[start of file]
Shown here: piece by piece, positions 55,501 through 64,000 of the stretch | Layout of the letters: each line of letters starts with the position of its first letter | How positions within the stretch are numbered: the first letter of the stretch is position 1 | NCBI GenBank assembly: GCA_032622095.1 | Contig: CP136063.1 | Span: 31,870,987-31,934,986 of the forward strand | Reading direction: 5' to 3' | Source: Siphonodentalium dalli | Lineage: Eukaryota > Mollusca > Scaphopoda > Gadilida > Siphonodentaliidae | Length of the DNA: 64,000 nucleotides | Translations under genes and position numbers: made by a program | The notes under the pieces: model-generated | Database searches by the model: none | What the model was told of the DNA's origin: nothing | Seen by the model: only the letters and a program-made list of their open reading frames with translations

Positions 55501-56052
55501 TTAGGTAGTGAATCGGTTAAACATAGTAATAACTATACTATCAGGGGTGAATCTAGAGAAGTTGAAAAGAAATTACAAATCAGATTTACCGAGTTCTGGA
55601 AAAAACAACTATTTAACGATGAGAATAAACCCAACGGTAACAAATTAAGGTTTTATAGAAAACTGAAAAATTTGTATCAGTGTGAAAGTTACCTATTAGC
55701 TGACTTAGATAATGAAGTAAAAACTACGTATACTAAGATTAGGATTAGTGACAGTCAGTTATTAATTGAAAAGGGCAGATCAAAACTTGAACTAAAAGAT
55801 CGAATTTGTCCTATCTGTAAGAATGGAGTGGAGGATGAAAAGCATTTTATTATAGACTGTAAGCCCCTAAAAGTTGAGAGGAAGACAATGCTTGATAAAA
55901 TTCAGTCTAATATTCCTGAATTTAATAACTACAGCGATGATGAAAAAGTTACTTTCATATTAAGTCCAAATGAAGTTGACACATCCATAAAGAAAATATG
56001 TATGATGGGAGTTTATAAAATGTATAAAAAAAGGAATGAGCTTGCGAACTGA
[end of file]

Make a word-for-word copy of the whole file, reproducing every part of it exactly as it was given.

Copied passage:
Shown here: piece by piece, positions 55,501 through 64,000 of the stretch | Layout of the letters: each line of letters starts with the position of its first letter | How positions within the stretch are numbered: the first letter of the stretch is position 1 | NCBI GenBank assembly: GCA_032622095.1 | Contig: CP136063.1 | Span: 31,870,987-31,934,986 of the forward strand | Reading direction: 5' to 3' | Source: Siphonodentalium dalli | Lineage: Eukaryota > Mollusca > Scaphopoda > Gadilida > Siphonodentaliidae | Length of the DNA: 64,000 nucleotides | Translations under genes and position numbers: made by a program | The notes under the pieces: model-generated | Database searches by the model: none | What the model was told of the DNA's origin: nothing | Seen by the model: only the letters and a program-made list of their open reading frames with translations

Positions 55501-56052
55501 TTAGGTAGTGAATCGGTTAAACATAGTAATAACTATACTATCAGGGGTGAATCTAGAGAAGTTGAAAAGAAATTACAAATCAGATTTACCGAGTTCTGGA
55601 AAAAACAACTATTTAACGATGAGAATAAACCCAACGGTAACAAATTAAGGTTTTATAGAAAACTGAAAAATTTGTATCAGTGTGAAAGTTACCTATTAGC
55701 TGACTTAGATAATGAAGTAAAAACTACGTATACTAAGATTAGGATTAGTGACAGTCAGTTATTAATTGAAAAGGGCAGATCAAAACTTGAACTAAAAGAT
55801 CGAATTTGTCCTATCTGTAAGAATGGAGTGGAGGATGAAAAGCATTTTATTATAGACTGTAAGCCCCTAAAAGTTGAGAGGAAGACAATGCTTGATAAAA
55901 TTCAGTCTAATATTCCTGAATTTAATAACTACAGCGATGATGAAAAAGTTACTTTCATATTAAGTCCAAATGAAGTTGACACATCCATAAAGAAAATATG
56001 TATGATGGGAGTTTATAAAATGTATAAAAAAAGGAATGAGCTTGCGAACTGA